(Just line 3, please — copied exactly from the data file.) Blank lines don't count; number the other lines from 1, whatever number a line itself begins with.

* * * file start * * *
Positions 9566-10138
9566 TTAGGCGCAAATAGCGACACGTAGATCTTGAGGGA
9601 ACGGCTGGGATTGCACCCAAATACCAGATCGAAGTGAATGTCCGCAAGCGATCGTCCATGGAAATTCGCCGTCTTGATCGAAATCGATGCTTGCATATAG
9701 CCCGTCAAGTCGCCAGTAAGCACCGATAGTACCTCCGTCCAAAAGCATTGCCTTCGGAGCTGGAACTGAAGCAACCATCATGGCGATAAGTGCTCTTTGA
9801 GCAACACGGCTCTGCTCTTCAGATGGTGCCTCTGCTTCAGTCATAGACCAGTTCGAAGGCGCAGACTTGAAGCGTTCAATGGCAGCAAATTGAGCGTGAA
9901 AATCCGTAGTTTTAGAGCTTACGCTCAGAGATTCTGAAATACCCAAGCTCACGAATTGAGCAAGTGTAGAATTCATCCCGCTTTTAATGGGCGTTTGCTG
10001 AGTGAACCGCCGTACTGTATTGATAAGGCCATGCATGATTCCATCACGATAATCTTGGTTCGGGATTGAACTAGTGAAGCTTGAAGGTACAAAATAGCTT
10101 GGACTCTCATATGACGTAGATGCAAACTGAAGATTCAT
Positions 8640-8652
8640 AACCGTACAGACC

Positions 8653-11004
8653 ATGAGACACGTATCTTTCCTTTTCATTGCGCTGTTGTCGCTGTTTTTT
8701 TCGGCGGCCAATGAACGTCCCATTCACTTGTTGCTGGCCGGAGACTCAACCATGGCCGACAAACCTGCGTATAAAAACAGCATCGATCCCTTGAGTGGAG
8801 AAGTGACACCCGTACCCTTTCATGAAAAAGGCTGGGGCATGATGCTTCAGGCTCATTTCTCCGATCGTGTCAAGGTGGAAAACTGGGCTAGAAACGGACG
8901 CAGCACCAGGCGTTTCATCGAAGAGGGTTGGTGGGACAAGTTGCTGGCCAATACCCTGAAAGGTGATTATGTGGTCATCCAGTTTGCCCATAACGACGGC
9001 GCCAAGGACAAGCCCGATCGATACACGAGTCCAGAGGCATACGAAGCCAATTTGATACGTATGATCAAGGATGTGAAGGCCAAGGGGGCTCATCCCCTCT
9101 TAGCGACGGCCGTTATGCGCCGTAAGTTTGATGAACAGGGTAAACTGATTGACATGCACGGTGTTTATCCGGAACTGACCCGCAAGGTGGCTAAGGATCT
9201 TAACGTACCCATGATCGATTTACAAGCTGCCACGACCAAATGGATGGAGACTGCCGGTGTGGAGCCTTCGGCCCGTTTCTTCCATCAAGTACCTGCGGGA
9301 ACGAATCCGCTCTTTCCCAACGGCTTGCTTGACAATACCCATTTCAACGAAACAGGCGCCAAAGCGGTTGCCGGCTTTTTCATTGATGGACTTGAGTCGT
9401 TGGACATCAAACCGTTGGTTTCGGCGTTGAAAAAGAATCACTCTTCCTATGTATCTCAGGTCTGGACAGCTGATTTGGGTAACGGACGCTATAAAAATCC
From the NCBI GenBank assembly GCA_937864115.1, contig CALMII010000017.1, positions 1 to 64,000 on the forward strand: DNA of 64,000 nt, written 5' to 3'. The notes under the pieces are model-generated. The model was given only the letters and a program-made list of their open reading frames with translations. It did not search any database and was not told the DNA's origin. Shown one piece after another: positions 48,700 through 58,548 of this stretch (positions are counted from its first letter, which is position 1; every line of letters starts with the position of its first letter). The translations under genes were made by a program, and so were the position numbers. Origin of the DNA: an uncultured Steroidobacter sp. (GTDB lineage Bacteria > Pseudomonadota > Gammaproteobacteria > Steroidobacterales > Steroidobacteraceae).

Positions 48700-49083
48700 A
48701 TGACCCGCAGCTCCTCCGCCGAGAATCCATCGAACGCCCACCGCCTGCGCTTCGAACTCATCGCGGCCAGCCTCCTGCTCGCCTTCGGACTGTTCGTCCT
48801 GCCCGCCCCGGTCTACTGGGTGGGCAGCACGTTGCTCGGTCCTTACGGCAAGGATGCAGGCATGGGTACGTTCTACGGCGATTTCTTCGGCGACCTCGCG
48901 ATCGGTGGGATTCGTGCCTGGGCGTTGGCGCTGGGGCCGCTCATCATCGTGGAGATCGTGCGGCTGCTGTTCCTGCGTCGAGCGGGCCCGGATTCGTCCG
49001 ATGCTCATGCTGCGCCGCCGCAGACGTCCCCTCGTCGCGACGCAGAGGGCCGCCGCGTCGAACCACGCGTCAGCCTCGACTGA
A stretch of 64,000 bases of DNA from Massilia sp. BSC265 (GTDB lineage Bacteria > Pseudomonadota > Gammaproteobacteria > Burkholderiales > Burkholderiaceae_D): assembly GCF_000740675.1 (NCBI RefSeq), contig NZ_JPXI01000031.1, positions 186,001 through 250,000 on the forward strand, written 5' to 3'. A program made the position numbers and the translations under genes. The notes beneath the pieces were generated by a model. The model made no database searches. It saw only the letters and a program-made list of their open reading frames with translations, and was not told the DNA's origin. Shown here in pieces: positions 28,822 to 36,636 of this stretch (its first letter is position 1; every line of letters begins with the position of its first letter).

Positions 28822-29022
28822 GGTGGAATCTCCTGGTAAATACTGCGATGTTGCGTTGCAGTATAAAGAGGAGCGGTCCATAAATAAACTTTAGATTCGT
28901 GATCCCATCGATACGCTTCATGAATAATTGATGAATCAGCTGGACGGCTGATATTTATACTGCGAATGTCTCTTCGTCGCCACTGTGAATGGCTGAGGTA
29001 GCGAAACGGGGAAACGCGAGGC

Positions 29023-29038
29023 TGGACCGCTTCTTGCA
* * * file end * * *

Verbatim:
9601 ACGGCTGGGATTGCACCCAAATACCAGATCGAAGTGAATGTCCGCAAGCGATCGTCCATGGAAATTCGCCGTCTTGATCGAAATCGATGCTTGCATATAG